Christmas

Christmas Needs a New Tagline

Does Christmas need a new tagline? Invisible Studio/Shutterstock

And so it begins: “The Reason for the Season.”The bumper stickers and fridge magnets are flooding my mail box and being slapped into my hands kindly by ushers. Church signs from all denominations proclaim: “Jesus is the Reason for the Season!”The phrase has become ubiquitous.

But for me, it’s like nails-on-chalkboard. Indeed, he is the reason. Though we should probably draw our camera back for the wider view on the reason: God’s love (for he so loved the world … well, you know the rest). It is not the accuracy of the slogan that makes me cringe (because it is accurate), but rather, because it’s fluff. It is the religious equivalent to sappy pop music.

“Let’s keep Christ in Christmas!”

“Jesus: the gift that keeps on giving!”

Given the magnitude of Christ’s birth, are these slogans the best we can do?  

What Do We Mean By 'Putting Christ Back in Christmas'?

Details of stained glass window depicting baby Jesus at Christmas. Nancy Bauer / Shutterstock

Brace yourselves. The calendar has turned over to December, which means that the inevitable discussion on the War on Christmas will soon see its opening salvo for 2013.   

It is inevitable. There will be an outrage by a prominent figure about how we have lost our moral fabric because as someone was buying gifts with money they dont have to impress people that they dont always like, the cashier will commit the unthinkable sin of wishing us a Happy Holidays instead of Merry Christmas.

There will be gnashing of teeth as a town or city somewhere will have a Holiday Parade rather than a Christmas Parade, as Tulsa had done several years ago. (The parade was subsequently boycotted by one of its senators.)

The chorus of those who would profess to be Christians will shout that the Political Correctness Police have overstepped yet another boundary and that we should not take the Christ out of Christmas” as the batch of perceived slights against Christendom freshly reveal themselves for this holiday season. 

As a person who would say that Jesus is the most important thing in my life, who has devoted my life to the service of Gods Kingdom, and spends all of my waking moments trying be faithful to that devotion, I have to ask: What exactly do we mean by putting the Christ back in Christmas'?

A New Look at Giving Tuesday: More Give to Religion Than Realize It

Members of the Soup of Success program in Elkhart County, Ind., learn job skills while packing gift baskets. RNS file photo

This is Giving Tuesday, when nonprofits of every stripe hope to attract some of the billions of dollars to be spent during the Hanukkah and Christmas season.

Many of those dollars will go to religious groups. Now, new research is expanding the meaning of “religious giving.” It counts motivation for giving, and measures not only gifts to houses of worship but also donations to faith-connected nonprofits that are doing secular service such as fighting poverty or offering job training for the disabled.

“Most people cite their religious commitments, but most also cite the belief that they should give to benefit others. Many people hold both these impulses at the same time,” said Shawn Landres, a co-author of the research report, “Connected to Give: Faith Communities.”

There's a Difference Between Expectancy and Expectation

Urbanlight/Shutterstock
Urbanlight/Shutterstock

I always had very mixed feelings about Christmas as a kid. My dad — not a religious guy — went all out for this holiday, in the typical secular ways. He bought so many presents that it would end up being hard to make our way through the dining room, where we put the tree. We’d spend at least two weekends in November hanging lights and other swag outside, and the house resonated with Bing Crosby, Dean Marin and John Denver, all wishing us merry Christmas, over and over again.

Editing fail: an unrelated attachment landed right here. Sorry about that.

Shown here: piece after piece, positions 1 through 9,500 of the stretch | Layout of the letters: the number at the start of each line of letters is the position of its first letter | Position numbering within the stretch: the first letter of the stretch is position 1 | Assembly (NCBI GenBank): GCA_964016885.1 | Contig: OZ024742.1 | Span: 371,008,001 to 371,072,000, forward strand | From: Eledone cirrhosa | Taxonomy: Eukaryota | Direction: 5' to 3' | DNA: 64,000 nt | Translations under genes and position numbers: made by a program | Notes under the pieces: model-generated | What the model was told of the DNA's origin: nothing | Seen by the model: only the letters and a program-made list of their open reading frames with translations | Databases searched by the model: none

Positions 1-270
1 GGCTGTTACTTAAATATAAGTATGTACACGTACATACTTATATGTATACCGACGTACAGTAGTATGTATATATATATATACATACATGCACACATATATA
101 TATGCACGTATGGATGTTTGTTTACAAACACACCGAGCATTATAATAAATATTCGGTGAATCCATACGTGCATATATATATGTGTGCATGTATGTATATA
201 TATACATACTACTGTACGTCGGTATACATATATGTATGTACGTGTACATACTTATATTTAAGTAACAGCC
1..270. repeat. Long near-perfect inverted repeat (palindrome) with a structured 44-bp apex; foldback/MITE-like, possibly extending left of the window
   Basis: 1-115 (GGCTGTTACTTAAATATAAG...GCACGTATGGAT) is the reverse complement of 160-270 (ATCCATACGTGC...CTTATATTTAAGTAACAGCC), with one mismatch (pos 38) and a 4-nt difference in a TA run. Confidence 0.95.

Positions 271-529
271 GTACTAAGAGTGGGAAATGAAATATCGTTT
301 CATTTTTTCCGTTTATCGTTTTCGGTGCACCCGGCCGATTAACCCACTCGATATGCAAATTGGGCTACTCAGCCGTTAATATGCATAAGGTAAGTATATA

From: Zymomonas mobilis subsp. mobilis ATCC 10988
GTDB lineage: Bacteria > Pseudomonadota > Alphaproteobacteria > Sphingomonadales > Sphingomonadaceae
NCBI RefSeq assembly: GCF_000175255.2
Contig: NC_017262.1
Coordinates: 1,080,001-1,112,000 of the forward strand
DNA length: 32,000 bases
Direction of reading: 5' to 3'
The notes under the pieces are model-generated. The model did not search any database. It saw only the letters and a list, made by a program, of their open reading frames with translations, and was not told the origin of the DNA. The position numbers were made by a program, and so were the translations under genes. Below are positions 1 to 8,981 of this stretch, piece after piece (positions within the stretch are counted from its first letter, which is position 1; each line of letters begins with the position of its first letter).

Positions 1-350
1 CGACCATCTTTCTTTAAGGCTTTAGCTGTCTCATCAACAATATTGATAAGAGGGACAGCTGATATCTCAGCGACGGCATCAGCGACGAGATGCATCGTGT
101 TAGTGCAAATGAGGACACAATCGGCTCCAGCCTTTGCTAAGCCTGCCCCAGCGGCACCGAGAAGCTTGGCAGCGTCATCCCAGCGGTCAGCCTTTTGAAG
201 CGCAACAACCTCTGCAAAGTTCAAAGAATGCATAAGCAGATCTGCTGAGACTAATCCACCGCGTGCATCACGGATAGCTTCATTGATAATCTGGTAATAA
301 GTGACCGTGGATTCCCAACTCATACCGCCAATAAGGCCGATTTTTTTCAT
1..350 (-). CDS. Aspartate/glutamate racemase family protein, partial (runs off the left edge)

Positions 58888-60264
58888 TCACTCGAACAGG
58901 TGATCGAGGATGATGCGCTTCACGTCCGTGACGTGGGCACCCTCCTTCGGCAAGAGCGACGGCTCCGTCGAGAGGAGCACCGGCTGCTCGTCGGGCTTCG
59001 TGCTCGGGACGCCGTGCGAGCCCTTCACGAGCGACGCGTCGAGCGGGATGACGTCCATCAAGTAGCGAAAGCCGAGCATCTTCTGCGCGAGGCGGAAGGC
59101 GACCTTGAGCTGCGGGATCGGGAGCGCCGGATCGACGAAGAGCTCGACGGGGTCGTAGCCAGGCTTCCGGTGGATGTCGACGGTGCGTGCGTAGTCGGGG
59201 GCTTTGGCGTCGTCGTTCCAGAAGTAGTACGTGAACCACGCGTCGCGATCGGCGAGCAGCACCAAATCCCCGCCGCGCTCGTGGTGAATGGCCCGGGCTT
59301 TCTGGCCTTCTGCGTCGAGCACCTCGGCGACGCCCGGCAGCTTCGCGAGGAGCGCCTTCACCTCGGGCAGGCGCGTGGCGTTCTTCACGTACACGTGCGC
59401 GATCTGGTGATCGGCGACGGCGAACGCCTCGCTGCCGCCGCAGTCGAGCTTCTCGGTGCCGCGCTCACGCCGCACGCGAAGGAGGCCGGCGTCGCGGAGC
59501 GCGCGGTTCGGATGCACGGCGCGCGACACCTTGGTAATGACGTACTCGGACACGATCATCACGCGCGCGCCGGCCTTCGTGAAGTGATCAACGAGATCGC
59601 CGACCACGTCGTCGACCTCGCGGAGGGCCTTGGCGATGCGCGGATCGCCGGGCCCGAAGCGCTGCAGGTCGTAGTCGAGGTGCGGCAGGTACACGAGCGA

I came to hate decorating the house. All of that time spent on the roof could have been much better used playing with my friends and, of course, I never hung the lights correctly. I’d flop them along the wrong side of the roofline, only to be sent back to make it right. And suffice it to say that, although I love the Rat Pack singers in particular, hearing any carol more than 43 times in the course of three weeks can sour even the most ardent fans.

Then there was the matter of the gifts. As I said, the piles of boxes were fairly obscene, which actually proved an embarrassment if we had other family visiting for Christmas. I was not a fan of being the center of attention, and opening my remaining presents while jealous cousins looked on made me just want to get it over and done with.

Being Human in December

Carsten Reisinger/Shutterstock
Carsten Reisinger/Shutterstock

A predominant message of this holiday season seems to be both loud and clear: Our value as human beings is often dictated by our capacity to consume.

While the average North American consumes approximately twice as much as 50 years ago, we are significantly less satisfied with the quality of our lives, which is — of course — contrary to the mass “this stuff will make you happy” messages we receive on countless occasions each day. Nevertheless, we continue to embrace a culture of consumerism, for we consume at staggering rates, not only in an attempt to make right our perceived wrongs, but also because we are led to believe that such devotion contributes to the wellbeing of society. As Victor Lebow states, “Our enormously productive economy ... demands that we make consumption our way of life, that we convert the buying and use of goods into rituals, that we seek our spiritual satisfaction, our ego satisfaction, in consumption ...  we need things consumed, burned up, replaced and discarded at an ever-accelerating rate.” According to the most vocalized narratives that affect contemporary life, to be a human of significant value in North America — especially during the month of December — is to be a committed and consistent consumer, even if it leads to our personal and public self-destruction.